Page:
05 August 2010

Post-Cup Reflections: The State of Soccer in the Union

First and foremost, congratulations to Spain for breaking the European Curse and winning their first ever World Cup title. Rather than follow Germany's unsuccessful game plan of conceding possession, the Dutch decided the best way to break up Spain's rhythmic, precision passing attack was to foul them repeatedly... a tactic used often in some American sports. This was a smart approach although the execution of it bordered on thuggish at times and made the game nearly unwatchable for casual fans.

Editors note: Not this casual fan. I found the Dutch approach exciting, whereas the Spanish theatrics were simply infuriating. --JD

Despite the 115 minutes of foul-plagued, scoreless soccer that preceded the Spanish breakthrough in the waning moments, the World Cup Final surpassed this year's US-Ghana match to become the most watched soccer game in American history. Overall, viewership of English-language telecasts was up 41% over the previous World Cup, despite the fact that most matches were airing live in the morning. This is especially significant, as the two teams that garner the highest viewership--the United States and Brazil--both found themselves victims of premature exits. Nevertheless, the World Cup Finals garnered more viewers than any single World Series or NBA Finals telecast.

In contrast, the MLS has seen very little if any bump in TV ratings. That's not to say the league is on hard times. In fact, the MLS is probably in the best shape it has ever been. Nearly all MLS teams have soccer specific stadiums, attendance numbers are at all time highs, expansion is underway and foreign stars are beginning to take notice. Regarding this last point, while David Beckham arrived amid huge fanfare and expectations, the younger Thierry Henry--arguably the greatest striker of his generation--is much more likely to make an impact. Unlike Beckham, he will put the ball in the back of the net and should live up to expectations. All that, and he actually wants to be in the States.


Two major story lines are unfolding in the National Team ranks. The first is what to do with Coach Bob Bradley. Traditionally, other countries tend to replace there coach every four years regardless of how much success they have had. Exceptions, such as Italy and France's 2010 squads, led to disastrous results: neither team won a game and the French mutinied against their coach. In 2002, the United States made a surprise run to the World Cup quarterfinals. Their furthest advancement since 1930. As a result, Coach Bruce Arena was kept on to coach the 2006 World Cup squad, also failing to win a single match.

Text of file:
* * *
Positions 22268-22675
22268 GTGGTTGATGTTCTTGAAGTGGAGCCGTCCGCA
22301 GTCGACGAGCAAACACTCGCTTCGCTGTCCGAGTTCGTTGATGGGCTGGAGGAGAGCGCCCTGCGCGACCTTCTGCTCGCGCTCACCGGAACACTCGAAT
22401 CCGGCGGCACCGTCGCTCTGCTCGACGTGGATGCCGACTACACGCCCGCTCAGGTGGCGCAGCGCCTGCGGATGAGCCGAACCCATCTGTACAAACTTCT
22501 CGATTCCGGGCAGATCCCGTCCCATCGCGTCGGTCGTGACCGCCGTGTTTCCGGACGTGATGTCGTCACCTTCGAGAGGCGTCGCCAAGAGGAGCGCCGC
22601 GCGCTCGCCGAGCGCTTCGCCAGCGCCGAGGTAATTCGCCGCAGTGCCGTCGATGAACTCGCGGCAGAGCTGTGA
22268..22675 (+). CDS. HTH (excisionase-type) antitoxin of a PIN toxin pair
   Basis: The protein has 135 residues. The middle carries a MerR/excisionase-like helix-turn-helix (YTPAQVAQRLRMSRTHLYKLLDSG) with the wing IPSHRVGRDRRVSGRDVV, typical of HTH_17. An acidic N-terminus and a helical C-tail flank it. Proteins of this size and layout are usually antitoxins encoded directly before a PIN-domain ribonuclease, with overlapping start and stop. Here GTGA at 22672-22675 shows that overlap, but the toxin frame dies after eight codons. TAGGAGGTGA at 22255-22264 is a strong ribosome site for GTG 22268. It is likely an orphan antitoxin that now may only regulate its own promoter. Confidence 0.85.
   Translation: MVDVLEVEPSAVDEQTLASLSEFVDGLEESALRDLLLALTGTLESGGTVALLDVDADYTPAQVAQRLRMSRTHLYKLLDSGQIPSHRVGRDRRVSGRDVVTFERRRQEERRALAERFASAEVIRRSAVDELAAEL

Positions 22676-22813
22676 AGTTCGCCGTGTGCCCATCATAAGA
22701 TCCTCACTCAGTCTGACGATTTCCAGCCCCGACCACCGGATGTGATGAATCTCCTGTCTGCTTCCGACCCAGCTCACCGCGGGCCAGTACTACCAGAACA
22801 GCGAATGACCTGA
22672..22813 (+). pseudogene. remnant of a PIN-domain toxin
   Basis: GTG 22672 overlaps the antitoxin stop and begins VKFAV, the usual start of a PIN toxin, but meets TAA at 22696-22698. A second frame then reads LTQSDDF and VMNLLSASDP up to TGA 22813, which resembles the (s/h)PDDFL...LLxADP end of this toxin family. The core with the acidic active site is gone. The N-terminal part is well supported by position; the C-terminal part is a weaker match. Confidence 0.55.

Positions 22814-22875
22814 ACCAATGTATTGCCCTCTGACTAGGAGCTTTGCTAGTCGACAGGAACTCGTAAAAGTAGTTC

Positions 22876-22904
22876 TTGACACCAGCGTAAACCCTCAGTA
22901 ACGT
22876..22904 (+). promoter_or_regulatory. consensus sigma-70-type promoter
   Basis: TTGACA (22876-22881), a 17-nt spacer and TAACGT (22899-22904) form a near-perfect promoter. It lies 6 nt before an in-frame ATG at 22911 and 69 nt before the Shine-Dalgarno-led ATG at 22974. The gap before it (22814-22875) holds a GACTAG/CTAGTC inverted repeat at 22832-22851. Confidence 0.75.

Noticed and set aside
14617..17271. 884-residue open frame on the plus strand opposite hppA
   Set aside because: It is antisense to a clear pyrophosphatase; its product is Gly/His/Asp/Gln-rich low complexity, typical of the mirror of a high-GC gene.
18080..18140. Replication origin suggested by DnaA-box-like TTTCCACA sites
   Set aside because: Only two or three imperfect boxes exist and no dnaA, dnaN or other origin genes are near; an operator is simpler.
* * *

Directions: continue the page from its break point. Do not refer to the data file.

That's the case against Bradley. On the other hand, he has just completed the most successful 4 year run in Men's National Team history. He is the first American coach in 80 years to win his group. He is the first American coach ever to participate in the finals of a FIFA sanctioned tournament when the US finished runner-up to Brazil in the 2009 Confederations Cup.

Personally, I entered the World Cup believing that if Bradley could navigate the team out of the group stage he should be retained. However, I have since changed my opinion. His lineup selections continually hampered the team throughout the World Cup. He has shown a tendency to start games very defensively which, in my opinion, is responsible for the team's frequent poor starts. Once going down a goal or two, the team kicks it into gear dominating games as they play aggressively.

For that reason, I would like the USMNT to find a more offense-minded coach who is not stuck in a defend and counter mentality. That is a good mindset when playing superior teams like Spain. But the United States has the talent and ability now to play with most of the rest of the world without having to rely on that tactic. So I say we import a foreign coach now who can help this team take the next step.

The second big question is what to do with Landon Donovan? After a successful loan to Everton in the Winter, and then a star performance in the World Cup, he is hot property. The European leagues are clamoring to acquire him. This would be best development-wise for his game as he could challenge himself by consistently playing against the best competition in the world.

However, the MLS is refusing to transfer him to Europe as they want to make him a local ambassador to the game of soccer. League commissioner Don Garber thinks Donovan's presence can help draw in World Cup audiences into the MLS. My personal opinion: send him to Europe. His presence hasn't done much to help Major League Soccer awareness thus far. However, his continued development can only help the National Team which, in turn, helps raise the profile of soccer in America. Besides, more Americans would watch him in Europe as the EPL actually gets higher tv ratings than the MLS.

Thanks for following RPBlog's coverage of the World Cup, and to everyone who took the time to read these posts and give soccer a chance. Hopefully, the World Cup provided some excitement and increased interest in the sport. For those interested, the August 10th friendly between the United States and Brazil will take place at New Meadowlands Stadium in East Rutherford, NJ. For the time being, now that the World Cup is over, I can return to my usual summer time passion... the Phillies. Let's Go Phils!

Photo Credit: MinnPost.com

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